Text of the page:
Henifin says he is obligated to continue to make the monthly payments with the debt service being about $23 million a year.
“I have to,” he said. “It’s an outstanding debt obligation. I’m not going to default on that. The city put themselves in this position and I inherited it. I’m now in charge of those revenues, and I have to honor those debts.”
The contract with Sustainability Partners, the company under contract to replace up to 61,000 meters for both business and residential Jackson, has raised several questions in the last year or so. Henifin says the contract is still a viable one, however.
“Early on, I looked at what Sustainability Partners was providing and whether or not we could get out of that contract and do something different,” Henifin said. “In the end, it seemed to be a reasonable approach for the meters we were getting installed over the next 20 years. About 85 percent of the meters are installed now. And we’re getting good meter reads from them. The system’s getting better every day. That will be a long-term expense with an annual payment per meter. Somewhere in there, $400,000 to $500,000 will be paid annually going forward. That’s 20 years to pay for those meters.
“At the end of the contract the city will own the meters. But up to that point, we’ll be paying a fee with the responsibility for maintenance, replacement, and anything [pertaining to] a defective meter on Sustainability Partners.”
There are only 56 percent of household water bills that are being paid on a regular basis while 44 percent are not; there is also another 7,000 meters not even hooked up with the system. Henifin and his staff sent out a letter in September ordering everyone to pay up or get their water cut off. That seems to be an unattainable task to enforce in a system serving over 50,000 houses and businesses. Henifin said that enforcement will center around the bills sent out since the new meters were installed beginning September 2022.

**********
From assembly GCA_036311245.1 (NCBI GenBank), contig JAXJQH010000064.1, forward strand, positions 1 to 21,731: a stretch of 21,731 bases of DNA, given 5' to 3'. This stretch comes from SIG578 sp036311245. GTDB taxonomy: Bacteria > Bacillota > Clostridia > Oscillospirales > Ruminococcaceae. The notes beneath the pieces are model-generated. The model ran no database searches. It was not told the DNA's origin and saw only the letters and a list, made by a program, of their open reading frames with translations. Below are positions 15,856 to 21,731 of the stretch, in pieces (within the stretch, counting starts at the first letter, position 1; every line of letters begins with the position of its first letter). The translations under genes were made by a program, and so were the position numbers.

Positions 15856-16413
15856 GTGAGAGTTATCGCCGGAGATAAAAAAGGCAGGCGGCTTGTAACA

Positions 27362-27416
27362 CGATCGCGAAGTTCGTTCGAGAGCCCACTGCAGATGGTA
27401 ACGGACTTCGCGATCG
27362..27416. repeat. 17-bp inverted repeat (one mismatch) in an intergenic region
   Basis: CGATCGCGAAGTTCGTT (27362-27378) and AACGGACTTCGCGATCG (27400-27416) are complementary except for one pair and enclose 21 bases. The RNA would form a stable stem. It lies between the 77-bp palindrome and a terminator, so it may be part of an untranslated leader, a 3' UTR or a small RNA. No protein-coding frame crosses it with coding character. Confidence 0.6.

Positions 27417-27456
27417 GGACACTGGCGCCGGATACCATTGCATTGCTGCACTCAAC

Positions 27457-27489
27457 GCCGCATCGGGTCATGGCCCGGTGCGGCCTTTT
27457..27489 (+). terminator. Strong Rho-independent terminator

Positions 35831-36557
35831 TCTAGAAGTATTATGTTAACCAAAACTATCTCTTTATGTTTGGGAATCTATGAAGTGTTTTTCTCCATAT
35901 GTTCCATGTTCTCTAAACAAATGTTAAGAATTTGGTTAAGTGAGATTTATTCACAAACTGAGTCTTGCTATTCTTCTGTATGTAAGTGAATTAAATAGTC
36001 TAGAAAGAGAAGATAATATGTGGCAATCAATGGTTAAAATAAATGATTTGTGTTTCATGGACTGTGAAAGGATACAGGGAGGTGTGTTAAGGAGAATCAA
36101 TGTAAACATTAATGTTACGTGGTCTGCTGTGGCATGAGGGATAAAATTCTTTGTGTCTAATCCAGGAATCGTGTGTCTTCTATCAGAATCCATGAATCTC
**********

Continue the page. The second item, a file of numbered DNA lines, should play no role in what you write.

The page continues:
“What we’re trying to collect is what we started billing through the new meters starting last September,” he said. “We’ve got good data, but nobody’s been shut off yet. We’re working first with some commercial properties. We’re calling them up and talking with them.
“We think that with the houses we sent the bills out to recently, those are all bills we can prove if the water was used by a particular household. We’ve still got a lot of work to do to find the folks that aren’t connected to the system. Recently, we had to sue or file an order against Entergy to get their customer information to compare their customer information data to ours. It’ll be a great way to find those 7,000, because if you’ve got electricity in the house, you probably have water. We’re using a number of resources to try and find whoever might be using water and doesn’t have an account. We‘ve already seen an increase, just from that letter that went out. The number of collections has gone up in the last period from 56 percent to 62, and the letter has only been out a few weeks. We think people are starting to realize that they need to be paying their bill, or we’re going to be coming around cutting them off if they don’t.”
Some assistance will be available for households that may be under economic stress. JXN Water, Henifin’s company name, has created a Customer Assistance Fund through the Mississippi Community Foundation. The Fund will be working with several government agencies to help people who can’t pay their water bills due to a financial crisis or other unforeseen problems.
“These are one-time payments to help them deal with those issues, because we want to make sure that everyone has the opportunity to pay their bill,” Henifin said. “We don’t want to shut anyone off.”